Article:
Community Centered Conservation
Press Release: President Clinton, Former Secretary of State Hillary Rodham Clinton, and Chelsea Clinton Emphasize Optimism and Action on Closing Day of 2013 Clinton Global Initiative Annual Meeting
Watch how the Jane Goodall Institute uses mapping technology on mobile devices for forest monitoring and chimpanzee conservation.
Press Release distributed on August 28, 2013 by the Indianapolis Prize.
Dr. Jane Goodall first arrived in what is today Tanzania’s Gombe National Park more than 50 years ago. The chimpanzee behavioral research she pioneered there continues to this day and is the longest-running study of great apes in the wild. Dr. Goodall’s many groundbreaking findings – that chimpanzees make and use tools, have long-lasting family bonds, eat meat, and wage war – redefined the relationship between humans and animals.
Tanzanian Emmanuel Mtiti is director of the Jane Goodall Institute’s (JGI) Landscape-Scale Community-Centered Conservation Program in the Gombe-Masito-Ugalla area of western Tanzania. An experienced and knowledgeable program manager, Mtiti has successfully directed and managed a wide range of projects focused on natural resource management, conservation and health.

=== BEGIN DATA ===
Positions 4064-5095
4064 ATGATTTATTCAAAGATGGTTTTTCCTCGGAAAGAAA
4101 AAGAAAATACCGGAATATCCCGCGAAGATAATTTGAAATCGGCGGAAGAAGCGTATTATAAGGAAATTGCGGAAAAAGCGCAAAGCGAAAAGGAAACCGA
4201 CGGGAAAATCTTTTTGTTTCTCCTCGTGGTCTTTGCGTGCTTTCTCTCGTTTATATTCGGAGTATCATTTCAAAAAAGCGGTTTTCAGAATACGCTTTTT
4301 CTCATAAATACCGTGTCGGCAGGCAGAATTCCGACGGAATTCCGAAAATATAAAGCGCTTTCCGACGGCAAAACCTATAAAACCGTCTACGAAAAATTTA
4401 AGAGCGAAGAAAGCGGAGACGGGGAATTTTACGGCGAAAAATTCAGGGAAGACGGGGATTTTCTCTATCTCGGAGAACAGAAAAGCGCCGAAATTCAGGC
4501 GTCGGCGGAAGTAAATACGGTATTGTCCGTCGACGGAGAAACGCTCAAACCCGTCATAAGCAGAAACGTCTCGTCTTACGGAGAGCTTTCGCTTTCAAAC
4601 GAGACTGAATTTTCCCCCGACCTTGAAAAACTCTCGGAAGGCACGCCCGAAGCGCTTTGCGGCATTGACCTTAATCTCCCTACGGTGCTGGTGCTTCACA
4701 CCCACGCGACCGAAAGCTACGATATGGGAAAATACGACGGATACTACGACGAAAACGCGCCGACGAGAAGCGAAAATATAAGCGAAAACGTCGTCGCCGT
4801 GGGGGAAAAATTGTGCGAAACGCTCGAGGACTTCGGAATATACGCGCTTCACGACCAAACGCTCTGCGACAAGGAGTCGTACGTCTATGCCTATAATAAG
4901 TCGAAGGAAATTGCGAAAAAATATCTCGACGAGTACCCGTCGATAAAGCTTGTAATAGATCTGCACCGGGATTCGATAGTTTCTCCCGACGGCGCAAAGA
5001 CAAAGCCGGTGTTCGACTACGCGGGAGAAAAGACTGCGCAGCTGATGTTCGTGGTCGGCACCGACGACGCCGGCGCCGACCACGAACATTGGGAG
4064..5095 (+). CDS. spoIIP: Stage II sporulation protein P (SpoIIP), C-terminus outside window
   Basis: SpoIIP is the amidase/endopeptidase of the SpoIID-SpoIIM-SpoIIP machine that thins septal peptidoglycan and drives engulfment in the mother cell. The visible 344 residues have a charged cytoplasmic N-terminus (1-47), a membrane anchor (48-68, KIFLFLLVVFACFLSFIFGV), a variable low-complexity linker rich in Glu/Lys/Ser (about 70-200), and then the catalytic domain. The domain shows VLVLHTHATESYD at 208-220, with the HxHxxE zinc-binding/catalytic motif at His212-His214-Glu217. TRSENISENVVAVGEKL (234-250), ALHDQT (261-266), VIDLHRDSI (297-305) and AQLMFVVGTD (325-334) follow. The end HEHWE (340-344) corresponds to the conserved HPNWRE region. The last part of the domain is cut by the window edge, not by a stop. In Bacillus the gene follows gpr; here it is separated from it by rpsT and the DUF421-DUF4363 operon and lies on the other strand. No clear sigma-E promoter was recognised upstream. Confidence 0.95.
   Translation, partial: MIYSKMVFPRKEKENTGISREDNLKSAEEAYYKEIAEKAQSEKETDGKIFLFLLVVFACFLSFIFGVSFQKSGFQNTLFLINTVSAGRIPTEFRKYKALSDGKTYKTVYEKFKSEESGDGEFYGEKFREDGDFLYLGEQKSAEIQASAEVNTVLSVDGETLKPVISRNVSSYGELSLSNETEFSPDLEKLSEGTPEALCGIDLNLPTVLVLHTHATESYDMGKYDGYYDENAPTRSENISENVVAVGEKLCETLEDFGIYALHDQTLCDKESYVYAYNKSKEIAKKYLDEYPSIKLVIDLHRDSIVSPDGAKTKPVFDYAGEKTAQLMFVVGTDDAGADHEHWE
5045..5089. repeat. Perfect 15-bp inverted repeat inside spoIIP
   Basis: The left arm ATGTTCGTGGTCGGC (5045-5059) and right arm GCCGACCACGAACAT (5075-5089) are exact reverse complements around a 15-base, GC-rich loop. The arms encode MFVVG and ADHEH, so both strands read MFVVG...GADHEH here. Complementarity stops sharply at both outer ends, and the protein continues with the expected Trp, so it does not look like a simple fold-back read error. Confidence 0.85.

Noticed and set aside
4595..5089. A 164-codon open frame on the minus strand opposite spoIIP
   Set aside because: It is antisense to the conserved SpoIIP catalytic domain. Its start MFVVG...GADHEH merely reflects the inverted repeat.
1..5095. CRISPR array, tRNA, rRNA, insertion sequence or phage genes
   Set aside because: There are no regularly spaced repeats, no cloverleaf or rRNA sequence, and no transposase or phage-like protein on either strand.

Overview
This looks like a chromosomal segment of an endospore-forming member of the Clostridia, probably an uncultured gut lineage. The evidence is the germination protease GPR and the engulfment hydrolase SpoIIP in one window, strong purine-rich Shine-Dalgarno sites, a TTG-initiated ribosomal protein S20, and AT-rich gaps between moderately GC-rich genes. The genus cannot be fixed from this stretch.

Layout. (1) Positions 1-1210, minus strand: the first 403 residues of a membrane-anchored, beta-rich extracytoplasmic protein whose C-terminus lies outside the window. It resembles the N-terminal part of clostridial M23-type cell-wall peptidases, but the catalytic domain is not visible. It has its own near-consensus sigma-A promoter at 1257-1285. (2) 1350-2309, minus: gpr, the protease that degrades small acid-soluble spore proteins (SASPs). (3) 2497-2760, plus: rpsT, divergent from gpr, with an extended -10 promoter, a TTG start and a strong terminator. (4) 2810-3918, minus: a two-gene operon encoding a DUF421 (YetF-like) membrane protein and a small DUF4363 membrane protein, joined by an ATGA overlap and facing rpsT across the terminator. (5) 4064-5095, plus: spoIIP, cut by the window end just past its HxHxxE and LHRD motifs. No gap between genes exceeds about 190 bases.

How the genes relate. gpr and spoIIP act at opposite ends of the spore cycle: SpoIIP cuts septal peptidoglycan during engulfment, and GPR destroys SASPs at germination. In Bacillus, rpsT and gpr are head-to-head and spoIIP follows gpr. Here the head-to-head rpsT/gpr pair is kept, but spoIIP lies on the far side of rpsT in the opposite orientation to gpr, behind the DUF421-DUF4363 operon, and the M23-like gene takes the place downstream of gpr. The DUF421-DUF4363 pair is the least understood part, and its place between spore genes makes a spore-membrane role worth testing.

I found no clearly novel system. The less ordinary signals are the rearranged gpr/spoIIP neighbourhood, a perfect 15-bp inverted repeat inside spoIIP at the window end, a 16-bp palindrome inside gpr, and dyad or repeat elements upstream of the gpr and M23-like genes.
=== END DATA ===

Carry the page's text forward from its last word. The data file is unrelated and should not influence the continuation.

CELEBRITY ADVOCATES, STUDENTS TO MARK INTERNATIONAL DAY OF PEACE AT UNITED NATIONS HEADQUARTERS, 21 SEPTEMBER
Over the last several weeks, the Jane Goodall Institute-USA headquarters has been in the process of moving to a brand new office.
Here's our new address:
1595 Spring Hill Road, Suite 550
Vienna, VA 22182
We're still in the process of getting ourselves unpacked. If you have questions or need to reach someone, please call our main line at 703.682.9220.
During her busy trip to Tanzania in July, Jane attended the launch and blessing of a project involving local members of Jane Goodall’s Roots & Shoots and the Tanzania Portland Cement Company (TPCC), also known as TwigaCement. The goal of the “Twiga Project” is to rehabilitate and restore cement quarries while promoting environmental sustainability and conservation in Tanzania. The project is currently scheduled to run until April 2013.